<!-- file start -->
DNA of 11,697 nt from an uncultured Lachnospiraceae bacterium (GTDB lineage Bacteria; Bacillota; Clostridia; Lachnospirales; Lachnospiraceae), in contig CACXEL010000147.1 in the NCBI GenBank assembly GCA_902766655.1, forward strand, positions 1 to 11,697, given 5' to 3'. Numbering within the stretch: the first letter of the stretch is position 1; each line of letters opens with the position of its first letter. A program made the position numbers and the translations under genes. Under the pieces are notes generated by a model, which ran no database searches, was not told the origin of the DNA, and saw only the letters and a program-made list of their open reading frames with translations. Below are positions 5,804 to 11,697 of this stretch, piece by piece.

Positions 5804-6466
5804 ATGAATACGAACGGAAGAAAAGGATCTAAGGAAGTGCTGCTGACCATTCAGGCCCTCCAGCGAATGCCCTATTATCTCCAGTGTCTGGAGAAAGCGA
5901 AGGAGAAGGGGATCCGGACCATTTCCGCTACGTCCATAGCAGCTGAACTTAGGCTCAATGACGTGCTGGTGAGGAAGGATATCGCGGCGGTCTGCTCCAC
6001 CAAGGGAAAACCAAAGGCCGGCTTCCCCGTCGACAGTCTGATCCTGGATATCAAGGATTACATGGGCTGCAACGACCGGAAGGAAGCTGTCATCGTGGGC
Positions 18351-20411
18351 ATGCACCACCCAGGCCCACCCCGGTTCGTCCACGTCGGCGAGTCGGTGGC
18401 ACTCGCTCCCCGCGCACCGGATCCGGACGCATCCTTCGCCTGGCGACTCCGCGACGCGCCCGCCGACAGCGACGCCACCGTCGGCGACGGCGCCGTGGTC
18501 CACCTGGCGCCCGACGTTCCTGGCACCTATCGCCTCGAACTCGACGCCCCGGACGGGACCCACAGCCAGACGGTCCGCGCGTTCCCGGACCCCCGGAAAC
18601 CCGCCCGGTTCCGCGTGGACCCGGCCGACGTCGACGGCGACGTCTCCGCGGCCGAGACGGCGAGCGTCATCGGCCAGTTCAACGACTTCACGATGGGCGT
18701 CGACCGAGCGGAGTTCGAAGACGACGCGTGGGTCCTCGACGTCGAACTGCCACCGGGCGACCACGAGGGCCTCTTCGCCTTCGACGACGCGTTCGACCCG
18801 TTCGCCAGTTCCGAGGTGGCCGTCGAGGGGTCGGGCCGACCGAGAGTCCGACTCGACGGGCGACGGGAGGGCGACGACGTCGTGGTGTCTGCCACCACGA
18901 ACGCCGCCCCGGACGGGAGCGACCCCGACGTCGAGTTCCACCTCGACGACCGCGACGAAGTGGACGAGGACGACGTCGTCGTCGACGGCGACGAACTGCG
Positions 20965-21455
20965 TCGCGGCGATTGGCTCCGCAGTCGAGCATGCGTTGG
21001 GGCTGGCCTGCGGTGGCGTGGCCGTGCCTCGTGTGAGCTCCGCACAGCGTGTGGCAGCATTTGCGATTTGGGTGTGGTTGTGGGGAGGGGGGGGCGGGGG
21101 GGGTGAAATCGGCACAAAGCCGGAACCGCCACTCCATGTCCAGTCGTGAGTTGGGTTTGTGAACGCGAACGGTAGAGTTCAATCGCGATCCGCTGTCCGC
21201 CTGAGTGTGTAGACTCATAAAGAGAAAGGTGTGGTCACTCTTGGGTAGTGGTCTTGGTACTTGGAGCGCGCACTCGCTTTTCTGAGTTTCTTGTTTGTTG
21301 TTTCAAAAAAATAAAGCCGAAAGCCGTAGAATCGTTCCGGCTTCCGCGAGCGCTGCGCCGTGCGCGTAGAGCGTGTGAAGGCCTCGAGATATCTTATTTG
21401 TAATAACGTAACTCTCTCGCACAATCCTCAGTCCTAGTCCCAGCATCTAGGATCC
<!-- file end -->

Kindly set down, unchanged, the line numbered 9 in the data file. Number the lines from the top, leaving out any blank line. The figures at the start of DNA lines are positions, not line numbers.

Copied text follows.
18501 CACCTGGCGCCCGACGTTCCTGGCACCTATCGCCTCGAACTCGACGCCCCGGACGGGACCCACAGCCAGACGGTCCGCGCGTTCCCGGACCCCCGGAAAC